In his introduction to Celina Wieniewska’s translation of Bruno Schulz’s short-story collection The Street of Crocodiles and Other Stories, literary scholar and translator David A. Goldfarb dwells on the difficulties posed by the polysemy of the Polish word pałuba and mentions in passing the novel of the same name, which is little known even in Poland and is completely obscure to the rest of the world. This is what he has to say:
A particularly poignant symbol of the mythic potential of all matter in Schulz is the figure of the pałuba. Pałuba is a word so untranslatable that Celina Wieniewska cannot settle on a single English word for it, and sometimes simply passes it over. One scholar of Schulz, Jerzy Jarzębski, has said that pałuba is a Polish word that must be translated into Polish every time it is used. In the relevant sense, it might be translated as ‘hag’ or ‘witch,’ or it could refer to an effigy or doll in the form of a hag. […] The term pałuba enters the language of Polish modernism as the title of a radically experimental novel first published in 1903 in Lviv by the critic and essayist Karol Irzykowski.
I was unable to find this rare word in any bilingual dictionary, so I consulted this online monolingual dictionary of the Polish language, which provided the following meanings:
- daw.«niezgrabna lalka lub figurka»
- daw.«o osobie przypominającej taką kukłę»
- daw.«nakrycie wozu; też: kryty wóz»
- old. awkward doll or figurine
- old. about a person, resembling such a doll
- old. covering of a cart; also: covered cart
In the brief Britannica entry on Irzykowski, The Hag is suggested as the appropriate English translation of the title. However, in the 2014 French translation of some extracts from the novel, the title was rendered as La Chabraque, which obviously reflects an attempt to capture the ambiguity of the original. The word chabraque can either mean a saddlecloth or a prostitute.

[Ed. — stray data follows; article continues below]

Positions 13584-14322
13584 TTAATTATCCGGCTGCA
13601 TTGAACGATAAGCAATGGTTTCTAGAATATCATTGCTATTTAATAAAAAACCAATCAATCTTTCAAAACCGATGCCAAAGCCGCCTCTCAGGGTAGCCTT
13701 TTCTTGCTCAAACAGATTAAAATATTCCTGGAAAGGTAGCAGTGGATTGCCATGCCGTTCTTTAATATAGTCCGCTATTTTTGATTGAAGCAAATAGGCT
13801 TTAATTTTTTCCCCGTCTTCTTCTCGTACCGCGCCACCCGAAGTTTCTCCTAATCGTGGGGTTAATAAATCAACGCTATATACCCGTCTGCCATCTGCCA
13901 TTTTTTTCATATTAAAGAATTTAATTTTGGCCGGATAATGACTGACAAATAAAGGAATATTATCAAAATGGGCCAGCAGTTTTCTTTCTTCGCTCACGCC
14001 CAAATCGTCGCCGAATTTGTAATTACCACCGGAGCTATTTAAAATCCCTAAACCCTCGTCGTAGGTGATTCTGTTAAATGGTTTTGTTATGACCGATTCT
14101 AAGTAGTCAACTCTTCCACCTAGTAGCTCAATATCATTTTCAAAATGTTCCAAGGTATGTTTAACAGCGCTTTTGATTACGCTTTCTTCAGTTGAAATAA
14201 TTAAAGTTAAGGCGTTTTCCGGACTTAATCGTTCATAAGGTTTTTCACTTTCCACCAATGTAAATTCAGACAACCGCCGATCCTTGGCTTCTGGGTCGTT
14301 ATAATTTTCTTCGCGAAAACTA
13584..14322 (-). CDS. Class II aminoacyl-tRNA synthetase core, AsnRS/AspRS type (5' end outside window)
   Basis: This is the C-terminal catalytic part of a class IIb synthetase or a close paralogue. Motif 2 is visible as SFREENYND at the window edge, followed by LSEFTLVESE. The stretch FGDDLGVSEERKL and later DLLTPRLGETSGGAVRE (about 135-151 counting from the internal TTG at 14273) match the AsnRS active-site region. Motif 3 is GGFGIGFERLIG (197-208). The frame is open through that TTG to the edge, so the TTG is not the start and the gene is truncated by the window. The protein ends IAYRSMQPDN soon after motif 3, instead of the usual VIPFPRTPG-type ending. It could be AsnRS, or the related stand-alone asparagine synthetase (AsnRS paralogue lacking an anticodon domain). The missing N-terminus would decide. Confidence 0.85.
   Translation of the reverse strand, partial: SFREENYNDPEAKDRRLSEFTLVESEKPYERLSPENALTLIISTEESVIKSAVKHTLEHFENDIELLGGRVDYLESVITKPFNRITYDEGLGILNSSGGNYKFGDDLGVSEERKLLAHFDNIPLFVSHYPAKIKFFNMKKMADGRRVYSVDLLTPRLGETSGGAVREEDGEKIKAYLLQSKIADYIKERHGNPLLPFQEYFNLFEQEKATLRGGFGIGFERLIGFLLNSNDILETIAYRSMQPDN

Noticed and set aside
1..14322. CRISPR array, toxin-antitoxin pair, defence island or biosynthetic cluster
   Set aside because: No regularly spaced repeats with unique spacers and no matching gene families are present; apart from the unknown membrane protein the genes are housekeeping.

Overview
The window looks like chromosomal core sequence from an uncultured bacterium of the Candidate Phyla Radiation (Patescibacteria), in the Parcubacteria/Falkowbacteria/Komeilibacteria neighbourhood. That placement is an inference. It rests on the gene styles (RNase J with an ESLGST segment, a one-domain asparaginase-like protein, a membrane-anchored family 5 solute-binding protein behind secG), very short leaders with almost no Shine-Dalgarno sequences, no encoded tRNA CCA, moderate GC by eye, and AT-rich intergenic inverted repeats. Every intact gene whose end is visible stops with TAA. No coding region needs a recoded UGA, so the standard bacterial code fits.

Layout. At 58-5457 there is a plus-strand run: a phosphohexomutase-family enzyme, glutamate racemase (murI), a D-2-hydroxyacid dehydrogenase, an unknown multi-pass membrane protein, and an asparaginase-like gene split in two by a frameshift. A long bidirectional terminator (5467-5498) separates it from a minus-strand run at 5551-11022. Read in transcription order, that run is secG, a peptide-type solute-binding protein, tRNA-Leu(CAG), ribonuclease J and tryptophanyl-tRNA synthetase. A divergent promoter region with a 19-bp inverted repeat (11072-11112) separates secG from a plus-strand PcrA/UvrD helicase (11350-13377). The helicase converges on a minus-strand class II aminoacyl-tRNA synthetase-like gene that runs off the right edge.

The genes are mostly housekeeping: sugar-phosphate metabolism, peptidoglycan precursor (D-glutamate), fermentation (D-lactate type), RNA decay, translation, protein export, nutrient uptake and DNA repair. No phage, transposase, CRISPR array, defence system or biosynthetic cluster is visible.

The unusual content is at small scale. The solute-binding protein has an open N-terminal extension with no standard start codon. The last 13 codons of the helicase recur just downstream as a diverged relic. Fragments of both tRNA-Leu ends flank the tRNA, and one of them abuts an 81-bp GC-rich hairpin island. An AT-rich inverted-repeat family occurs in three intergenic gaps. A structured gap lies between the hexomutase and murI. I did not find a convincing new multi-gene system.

We haven’t begun to discuss the book yet, and we’re already confused! Come to think of it, that’s the best introduction of the undervalued literary gem, which Irzykowski started writing as a precocious 19-year old and which, upon its publication in 1903, inaugurated the era of self-reflexive writing and metafictional games long before such frivolities became mainstream. It wouldn’t be a gross overexaggeration to say that Irzykowski, virtually single-handedly, paved the way with his audacious experiments for the future classics of Polish literary modernism, who are still better known than him: Stanislaw Ignacy Witkiewicz, Witold Gombrowicz, and, naturally, Bruno Schulz.
In Irzykowski’s lifetime, Pałuba was mostly dismissed as a perplexing oddity by the critics who could not understand whether they were dealing with a critical essay masquerading as a novel or with a half-baked novel that lapsed into literary criticism. The true recognition came only after the Second World War, although the novel has never gained wide readership, remaining the object of scrutiny and veneration mostly within the circles of the initiated literati.
Irzykowski’s “novel” is obviously not one, and for us, raised on Nabokov’s Pale Fire and for whom this contradiction seems so mundane, it is very hard to imagine what it was like to come across such a rebellious misfit amidst the preponderance of traditional forms of storytelling offered by the realist novel, the dominant genre at the end of the 19th century. Pałuba is a collection of five different texts, and the actual novel, which is called Pałuba (A Biographical Study) (Pałuba (Studium biograficzne)), is just one of them. Besides this short novel, which narrates the story of the Polish landowner Piotr Strumieński and his two marriages (first to Angelika, and, after she commits suicide, to Ola), there is an allegorical novella titled The Dreams of Maria Dunin (A Palimpsest) (Sny Marii Dunin (Palimpsest)) and three critical essays. The novella tells us about an archaeologist who discovers a secret brotherhood devoted to the task of digging for the mysterious ancient Bell whose ringing is supposed to cause great calamities and destruction, and whose existence is as dubious as the veracity of the account itself. The essays give commentary on both the novella and the novel, on the connections between them, as well as insightful reflections on a range of philosophical, psychological and literary topics that seem to have preoccupied Irzykowski’s inquisitive mind ever since his student days at the Faculty of Philosophy in the University of Lwów, at the beginning of the 1890s.
Given the obscurity of Pałuba, I was genuinely surprised to learn that it had been made into a film. Well, understandably, not all of it. In 1984 the “novel” inside Irzykowski’s intricately constructed artifact was adapted for the screen by Marek Nowicki as Widziadlo (Apparition). It makes perfect sense that the most traditional element of the book was chosen as the basis for the film. But sometimes I wonder what it would be like to see a cinematic version of the whole thing (enigmatic allegories, exegetical ramblings and all) provided, of course, that I have access to a complete translation of Pałuba first.